There is no doubt that the political climate surrounding same-sex marriage and gay rights is changing in the United States. Here in Florida, the right to marry was recently extended to same-sex couples who not only have the right to wed but now have the right to legally divorce their spouse as well. Despite this shift though, there are still some legal issues facing same-sex couples in our state. One such issue is that of adoption.
In January, we reported that six couples filed a lawsuit in Miami challenging Florida’s ban on same-sex marriage. Last Wednesday another lawsuit was filed -- this time the litigation is filed in federal court in Tallahassee. The recent federal litigation is being brought on behalf of eight same-sex couples who were married in jurisdictions that recognize same-sex unions.
Over the past several months, we have covered a number of developments in the arena of LGBT family law. Progress in this regard has moved very quickly in some ways, but has lagged in others. However, a recent announcement from the U.S. Department of Justice has been seen by many observers as an important step forward for married same-sex couples nationwide.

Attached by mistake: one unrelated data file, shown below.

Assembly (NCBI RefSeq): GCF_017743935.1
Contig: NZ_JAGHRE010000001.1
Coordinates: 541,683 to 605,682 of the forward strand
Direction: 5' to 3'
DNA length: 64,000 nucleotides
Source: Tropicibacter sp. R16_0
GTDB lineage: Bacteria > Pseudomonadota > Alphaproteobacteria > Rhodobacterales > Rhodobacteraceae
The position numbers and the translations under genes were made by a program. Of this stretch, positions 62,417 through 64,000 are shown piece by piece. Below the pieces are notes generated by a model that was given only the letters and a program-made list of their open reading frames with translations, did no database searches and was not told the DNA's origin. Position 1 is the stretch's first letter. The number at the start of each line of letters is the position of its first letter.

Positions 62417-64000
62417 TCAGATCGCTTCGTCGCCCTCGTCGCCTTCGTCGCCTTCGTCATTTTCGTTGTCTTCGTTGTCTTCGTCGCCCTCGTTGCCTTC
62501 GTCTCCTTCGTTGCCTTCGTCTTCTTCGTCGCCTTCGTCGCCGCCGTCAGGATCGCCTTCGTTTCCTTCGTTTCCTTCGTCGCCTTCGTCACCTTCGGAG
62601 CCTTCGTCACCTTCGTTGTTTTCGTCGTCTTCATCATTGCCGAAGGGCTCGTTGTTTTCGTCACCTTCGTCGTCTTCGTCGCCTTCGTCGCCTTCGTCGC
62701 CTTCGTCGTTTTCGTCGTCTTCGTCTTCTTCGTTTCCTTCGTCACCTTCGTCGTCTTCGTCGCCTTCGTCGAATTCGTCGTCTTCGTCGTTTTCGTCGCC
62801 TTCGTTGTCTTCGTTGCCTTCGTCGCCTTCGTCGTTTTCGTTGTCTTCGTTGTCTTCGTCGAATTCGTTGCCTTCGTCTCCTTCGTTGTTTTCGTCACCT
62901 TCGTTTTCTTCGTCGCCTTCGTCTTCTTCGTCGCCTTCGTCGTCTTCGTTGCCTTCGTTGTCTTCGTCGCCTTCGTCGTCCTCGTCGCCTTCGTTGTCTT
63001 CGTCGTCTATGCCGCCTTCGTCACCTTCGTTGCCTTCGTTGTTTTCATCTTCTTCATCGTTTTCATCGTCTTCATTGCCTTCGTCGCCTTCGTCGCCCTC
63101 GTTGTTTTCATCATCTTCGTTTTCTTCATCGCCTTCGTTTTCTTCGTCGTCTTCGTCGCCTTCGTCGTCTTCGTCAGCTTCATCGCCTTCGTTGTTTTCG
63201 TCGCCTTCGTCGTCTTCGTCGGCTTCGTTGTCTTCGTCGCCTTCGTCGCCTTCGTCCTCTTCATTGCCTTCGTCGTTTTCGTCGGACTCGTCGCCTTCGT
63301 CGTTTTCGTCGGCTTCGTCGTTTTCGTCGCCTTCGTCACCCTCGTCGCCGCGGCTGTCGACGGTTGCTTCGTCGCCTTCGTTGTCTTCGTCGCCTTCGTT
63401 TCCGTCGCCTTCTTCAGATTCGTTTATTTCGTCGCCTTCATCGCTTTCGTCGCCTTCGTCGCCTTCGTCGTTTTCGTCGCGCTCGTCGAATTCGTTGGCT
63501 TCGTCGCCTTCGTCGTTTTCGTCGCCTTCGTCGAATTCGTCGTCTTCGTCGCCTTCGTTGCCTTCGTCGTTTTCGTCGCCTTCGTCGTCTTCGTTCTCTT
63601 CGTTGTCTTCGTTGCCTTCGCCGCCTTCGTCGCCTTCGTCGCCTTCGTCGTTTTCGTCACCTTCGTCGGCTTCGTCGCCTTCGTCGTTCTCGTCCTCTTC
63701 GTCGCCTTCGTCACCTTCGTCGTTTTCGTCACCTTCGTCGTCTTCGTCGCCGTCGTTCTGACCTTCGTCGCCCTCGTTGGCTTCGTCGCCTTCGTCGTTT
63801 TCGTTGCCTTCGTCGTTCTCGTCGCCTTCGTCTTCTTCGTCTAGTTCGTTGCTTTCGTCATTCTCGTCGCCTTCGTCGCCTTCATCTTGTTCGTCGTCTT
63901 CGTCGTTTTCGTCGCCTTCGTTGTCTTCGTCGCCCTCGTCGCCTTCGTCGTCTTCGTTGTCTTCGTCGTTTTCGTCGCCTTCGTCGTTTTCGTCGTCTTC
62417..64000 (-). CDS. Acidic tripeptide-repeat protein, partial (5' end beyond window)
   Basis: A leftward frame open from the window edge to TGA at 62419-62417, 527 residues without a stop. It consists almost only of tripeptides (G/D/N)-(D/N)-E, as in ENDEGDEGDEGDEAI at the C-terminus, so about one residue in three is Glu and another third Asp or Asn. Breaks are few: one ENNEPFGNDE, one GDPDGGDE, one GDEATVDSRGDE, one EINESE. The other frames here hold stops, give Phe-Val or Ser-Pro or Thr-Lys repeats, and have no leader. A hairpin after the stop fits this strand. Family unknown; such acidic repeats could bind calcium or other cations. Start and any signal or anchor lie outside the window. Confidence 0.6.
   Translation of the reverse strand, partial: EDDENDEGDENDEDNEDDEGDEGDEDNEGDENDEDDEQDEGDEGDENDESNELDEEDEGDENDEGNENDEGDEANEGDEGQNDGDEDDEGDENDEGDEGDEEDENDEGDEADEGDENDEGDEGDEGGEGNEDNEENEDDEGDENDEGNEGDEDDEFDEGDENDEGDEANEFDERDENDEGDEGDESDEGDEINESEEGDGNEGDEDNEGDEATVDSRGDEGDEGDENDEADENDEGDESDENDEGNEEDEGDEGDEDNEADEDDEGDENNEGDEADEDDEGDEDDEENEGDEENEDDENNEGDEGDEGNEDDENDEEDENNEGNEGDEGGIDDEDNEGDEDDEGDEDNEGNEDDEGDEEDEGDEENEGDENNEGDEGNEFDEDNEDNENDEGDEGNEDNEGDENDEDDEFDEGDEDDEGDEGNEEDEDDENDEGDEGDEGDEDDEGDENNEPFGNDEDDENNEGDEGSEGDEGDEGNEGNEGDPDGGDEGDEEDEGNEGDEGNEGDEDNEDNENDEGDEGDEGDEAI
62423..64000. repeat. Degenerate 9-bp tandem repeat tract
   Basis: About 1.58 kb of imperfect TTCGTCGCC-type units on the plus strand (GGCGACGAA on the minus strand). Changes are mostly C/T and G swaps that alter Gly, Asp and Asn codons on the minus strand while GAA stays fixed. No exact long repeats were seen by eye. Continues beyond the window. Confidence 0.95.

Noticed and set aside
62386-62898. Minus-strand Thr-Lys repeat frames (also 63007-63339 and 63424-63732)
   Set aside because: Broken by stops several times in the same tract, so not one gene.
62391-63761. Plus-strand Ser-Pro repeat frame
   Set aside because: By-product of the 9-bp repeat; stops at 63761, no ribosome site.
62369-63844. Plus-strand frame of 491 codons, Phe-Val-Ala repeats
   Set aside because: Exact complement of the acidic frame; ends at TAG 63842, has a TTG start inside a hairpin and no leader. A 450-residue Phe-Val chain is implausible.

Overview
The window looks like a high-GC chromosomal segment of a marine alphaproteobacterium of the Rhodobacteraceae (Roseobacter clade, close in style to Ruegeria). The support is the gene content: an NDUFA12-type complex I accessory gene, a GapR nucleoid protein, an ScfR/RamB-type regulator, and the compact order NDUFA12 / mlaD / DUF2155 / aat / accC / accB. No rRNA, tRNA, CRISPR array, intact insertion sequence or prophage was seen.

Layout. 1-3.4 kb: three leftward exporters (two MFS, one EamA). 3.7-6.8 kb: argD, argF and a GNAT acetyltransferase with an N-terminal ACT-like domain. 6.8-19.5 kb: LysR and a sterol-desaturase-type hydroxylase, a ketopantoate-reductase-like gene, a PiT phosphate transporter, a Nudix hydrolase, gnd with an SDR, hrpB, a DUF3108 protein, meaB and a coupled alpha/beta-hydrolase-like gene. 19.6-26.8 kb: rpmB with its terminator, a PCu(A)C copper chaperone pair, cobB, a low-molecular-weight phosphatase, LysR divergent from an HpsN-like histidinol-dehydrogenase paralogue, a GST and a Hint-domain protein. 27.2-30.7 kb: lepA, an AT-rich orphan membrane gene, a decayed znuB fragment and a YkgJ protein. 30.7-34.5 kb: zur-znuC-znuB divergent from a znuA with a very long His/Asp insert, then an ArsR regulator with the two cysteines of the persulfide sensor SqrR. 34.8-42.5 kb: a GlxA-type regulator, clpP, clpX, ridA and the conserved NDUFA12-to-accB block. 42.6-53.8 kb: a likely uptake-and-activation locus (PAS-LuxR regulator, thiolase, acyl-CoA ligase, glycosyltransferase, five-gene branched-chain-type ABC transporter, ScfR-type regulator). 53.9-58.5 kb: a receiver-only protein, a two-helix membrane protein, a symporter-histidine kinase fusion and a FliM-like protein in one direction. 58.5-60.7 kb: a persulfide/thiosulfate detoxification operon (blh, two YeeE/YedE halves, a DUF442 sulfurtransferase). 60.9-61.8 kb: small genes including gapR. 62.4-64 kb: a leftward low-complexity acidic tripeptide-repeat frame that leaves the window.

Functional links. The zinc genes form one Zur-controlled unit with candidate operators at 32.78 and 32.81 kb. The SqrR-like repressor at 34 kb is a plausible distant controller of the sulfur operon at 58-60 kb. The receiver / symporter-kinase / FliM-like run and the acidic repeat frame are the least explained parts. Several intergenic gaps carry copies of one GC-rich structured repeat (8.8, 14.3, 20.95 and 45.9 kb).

Over the last few years, the issue of same-sex marriage has swept across the country. As a number of states have legalized unions between same-sex couples, observers in Florida believe that similar movement might be coming to the Sunshine State.
Same-sex marriage has been one of the most prominent family law issues during the last several years. A growing number of states are approving unions between gay and lesbian couples, but Florida only recognizes marriage between opposite-sex couples. However, nothing can stop Florida residents from traveling to one of the states where they can legally be married.
This year, the U.S. Supreme Court ruled on multiple family law cases that could have an effect on thousands of people throughout the country. Among those decisions, the court struck down the Defense of Marriage Act, which prohibited access to many federal benefits and tax breaks for same-sex partners. Now, many government organizations are determining how the ruling impacts their operations.